You think of Christina-Taylor Green when you see the patch of dirt where she scooped grounders at second base in Canyon del Oro Little League. You think of the youngest victim of the shootings in Tucson, Ariz., when you see the batter's box where she knocked line drives.
And you think of her when you see the 9-foot, 11-inch silver statue of an angel just beyond the outfield fence.
"It's going to serve as a daily reminder to us that we had the privilege of knowing Christina," said John Ward, who coached her for two years.
The statue was unveiled before the Little League season opener Friday evening, with Christina-Taylor's mother, father and brother present.
"It was very moving and touching for us both," Roxanna Green said. We're very proud and honored and pleased."
"We're very grateful that Christina meant as much to her community as she did to us," John Green said.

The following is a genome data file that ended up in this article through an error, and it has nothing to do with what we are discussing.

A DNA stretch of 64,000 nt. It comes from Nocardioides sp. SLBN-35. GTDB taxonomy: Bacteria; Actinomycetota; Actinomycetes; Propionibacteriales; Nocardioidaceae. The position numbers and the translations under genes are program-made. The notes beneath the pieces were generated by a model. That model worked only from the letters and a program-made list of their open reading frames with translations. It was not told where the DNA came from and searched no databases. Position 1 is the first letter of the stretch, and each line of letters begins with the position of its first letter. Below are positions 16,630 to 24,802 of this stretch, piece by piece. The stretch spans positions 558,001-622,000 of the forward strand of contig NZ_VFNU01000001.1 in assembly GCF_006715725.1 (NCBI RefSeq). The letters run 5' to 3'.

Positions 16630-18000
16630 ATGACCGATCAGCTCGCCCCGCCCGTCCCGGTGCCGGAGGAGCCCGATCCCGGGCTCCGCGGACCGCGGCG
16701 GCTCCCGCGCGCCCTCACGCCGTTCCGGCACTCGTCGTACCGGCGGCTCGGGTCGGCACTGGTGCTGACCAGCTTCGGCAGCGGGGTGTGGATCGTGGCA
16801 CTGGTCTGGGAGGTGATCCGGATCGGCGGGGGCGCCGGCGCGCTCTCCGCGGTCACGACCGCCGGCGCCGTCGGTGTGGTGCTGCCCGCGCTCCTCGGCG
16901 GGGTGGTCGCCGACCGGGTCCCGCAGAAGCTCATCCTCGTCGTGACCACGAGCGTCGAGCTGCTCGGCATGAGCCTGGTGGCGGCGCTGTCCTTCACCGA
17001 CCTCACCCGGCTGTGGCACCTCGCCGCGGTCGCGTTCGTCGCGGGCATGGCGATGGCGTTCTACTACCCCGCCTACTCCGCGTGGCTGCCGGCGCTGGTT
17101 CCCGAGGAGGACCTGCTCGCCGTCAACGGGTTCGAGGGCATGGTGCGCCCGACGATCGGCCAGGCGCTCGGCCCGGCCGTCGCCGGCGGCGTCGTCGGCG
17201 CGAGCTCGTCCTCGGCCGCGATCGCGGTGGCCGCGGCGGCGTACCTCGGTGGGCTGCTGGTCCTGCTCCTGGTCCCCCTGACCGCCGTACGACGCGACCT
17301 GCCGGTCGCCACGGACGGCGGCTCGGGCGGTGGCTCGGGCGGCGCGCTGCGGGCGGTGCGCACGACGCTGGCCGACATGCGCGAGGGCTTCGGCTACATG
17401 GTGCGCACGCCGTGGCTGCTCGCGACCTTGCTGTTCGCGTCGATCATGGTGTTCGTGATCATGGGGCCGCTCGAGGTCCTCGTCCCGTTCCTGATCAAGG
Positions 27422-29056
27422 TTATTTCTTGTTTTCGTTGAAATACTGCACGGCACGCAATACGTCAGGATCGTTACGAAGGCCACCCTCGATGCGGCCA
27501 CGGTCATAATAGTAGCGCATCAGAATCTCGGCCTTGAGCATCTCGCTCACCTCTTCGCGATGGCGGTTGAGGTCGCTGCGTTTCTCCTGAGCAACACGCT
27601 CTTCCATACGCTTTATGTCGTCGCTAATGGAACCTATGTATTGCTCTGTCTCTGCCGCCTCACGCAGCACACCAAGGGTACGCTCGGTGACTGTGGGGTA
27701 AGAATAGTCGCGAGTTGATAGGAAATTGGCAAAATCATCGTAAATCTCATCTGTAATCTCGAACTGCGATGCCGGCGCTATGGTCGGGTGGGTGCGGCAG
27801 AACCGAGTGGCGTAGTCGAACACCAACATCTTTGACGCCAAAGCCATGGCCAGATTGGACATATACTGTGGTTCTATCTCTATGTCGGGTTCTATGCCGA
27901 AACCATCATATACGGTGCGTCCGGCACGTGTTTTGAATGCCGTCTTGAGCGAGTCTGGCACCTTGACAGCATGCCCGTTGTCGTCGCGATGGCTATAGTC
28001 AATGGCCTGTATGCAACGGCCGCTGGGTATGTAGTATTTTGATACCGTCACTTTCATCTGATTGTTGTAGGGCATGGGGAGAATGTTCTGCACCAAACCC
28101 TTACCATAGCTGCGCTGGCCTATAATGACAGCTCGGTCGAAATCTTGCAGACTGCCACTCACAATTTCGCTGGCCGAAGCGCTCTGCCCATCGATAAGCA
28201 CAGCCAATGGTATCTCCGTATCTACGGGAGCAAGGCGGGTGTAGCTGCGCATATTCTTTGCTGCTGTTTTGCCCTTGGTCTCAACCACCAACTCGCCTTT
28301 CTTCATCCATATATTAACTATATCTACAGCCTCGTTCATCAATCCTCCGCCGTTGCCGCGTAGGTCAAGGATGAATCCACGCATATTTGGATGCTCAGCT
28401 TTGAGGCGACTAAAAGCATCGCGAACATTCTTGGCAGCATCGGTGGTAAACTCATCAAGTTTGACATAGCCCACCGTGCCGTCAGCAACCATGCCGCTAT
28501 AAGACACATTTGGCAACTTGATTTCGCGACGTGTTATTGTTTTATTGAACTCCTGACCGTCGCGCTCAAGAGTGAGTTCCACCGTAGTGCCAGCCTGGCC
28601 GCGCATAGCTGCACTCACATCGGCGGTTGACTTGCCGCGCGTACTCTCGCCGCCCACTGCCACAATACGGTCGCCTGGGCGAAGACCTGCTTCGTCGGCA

The angel's hand extends out, its robes appearing to blow in the wind. It is intended to be a symbol of peace after the Jan. 8 shooting that killed five others and wounded 13, including Rep. Gabrielle Giffords.
The statue's height holds added significance because the numbers 9 and 11 are prominent in Christina-Taylor's life. She was born on Sept. 11, 2001 - the day of the terrorist attacks - and was featured in a book about other children born that day.
Besides a 5-1/2-foot long fragment of an I-beam from ground zero, the Freedom's Steadfast Angel of Love also incorporates a 3-1/2-foot-long piece of steel from the Pentagon and a large rock from the Flight 93 crash site, sculptor Lei Hennessy-Owen said.
"It's beautiful," said shooting victim Susan Hileman, 59, who was holding Christina-Taylor's hand when a gunman opened fire at a meet and greet held by Giffords outside a supermarket.
The field where Christina-Taylor played for the Pirates will be renamed Green Field in her memory.